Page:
A keystone is the wedge-shaped stone piece at the apex of a masonry vault or arch, which is the final piece placed during construction and locks all the stones into position, allowing the arch to bear weight. Although a masonry arch or vault cannot be self-supporting until the keystone is placed, the keystone experiences the least stress of any of the voussoirs, due to its position at the apex. Old keystones can decay due to vibration, a condition known as bald arch.
In a rib-vaulted ceiling, keystones may mark the intersections of two or more arched ribs. For aesthetic purposes, the keystone is sometimes larger than the other voussoirs, or embellished with a boss. Mannerist architects of the 16th century often designed arches with enlarged and slightly dropped keystones, as in the "church house" entrance portal at Colditz Castle (see image). Numerous examples are found in the work of Sebastiano Serlio, a 16th-century Italian Mannerist architect.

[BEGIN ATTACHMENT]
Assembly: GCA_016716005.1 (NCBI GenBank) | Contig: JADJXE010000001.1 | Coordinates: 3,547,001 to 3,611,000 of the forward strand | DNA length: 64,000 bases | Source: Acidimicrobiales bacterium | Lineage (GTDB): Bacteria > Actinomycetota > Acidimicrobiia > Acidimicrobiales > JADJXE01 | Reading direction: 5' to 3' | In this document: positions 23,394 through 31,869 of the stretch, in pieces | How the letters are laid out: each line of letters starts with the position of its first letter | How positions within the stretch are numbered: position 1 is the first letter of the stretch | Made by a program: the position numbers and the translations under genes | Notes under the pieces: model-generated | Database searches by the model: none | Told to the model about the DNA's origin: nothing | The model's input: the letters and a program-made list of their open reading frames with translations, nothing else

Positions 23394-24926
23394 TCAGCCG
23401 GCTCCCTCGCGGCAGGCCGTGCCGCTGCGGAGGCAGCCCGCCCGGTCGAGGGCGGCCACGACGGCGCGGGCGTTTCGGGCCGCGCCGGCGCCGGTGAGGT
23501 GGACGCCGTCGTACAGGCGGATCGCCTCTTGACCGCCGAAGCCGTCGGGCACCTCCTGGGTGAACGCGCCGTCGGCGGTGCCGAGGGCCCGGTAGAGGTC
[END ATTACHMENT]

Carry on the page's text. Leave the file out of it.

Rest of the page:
Keystone with profile of man, Palazzo Giusti, Verona, Italy
- Architectural sculpture
- Coping (architecture)
- List of classical architecture terms
- Oculus compression ring
- Ching, Francis D.K. (1995). A Visual Dictionary of Architecture. New York: John Wiley & Sons, Inc. p. 12. ISBN 0-471-28451-3.
- "Glossary of Medieval Art and Architecture – Keystone". University of Pittsburgh. Retrieved 2007-06-25.
- "keystone". Merriam Webster. Retrieved 2007-06-25.
- "Windows and More About Arches". Retrieved 2007-06-25.
Media related to keystones at Wikimedia Commons
|Wikisource has the text of the 1911 Encyclopædia Britannica article Keystone.|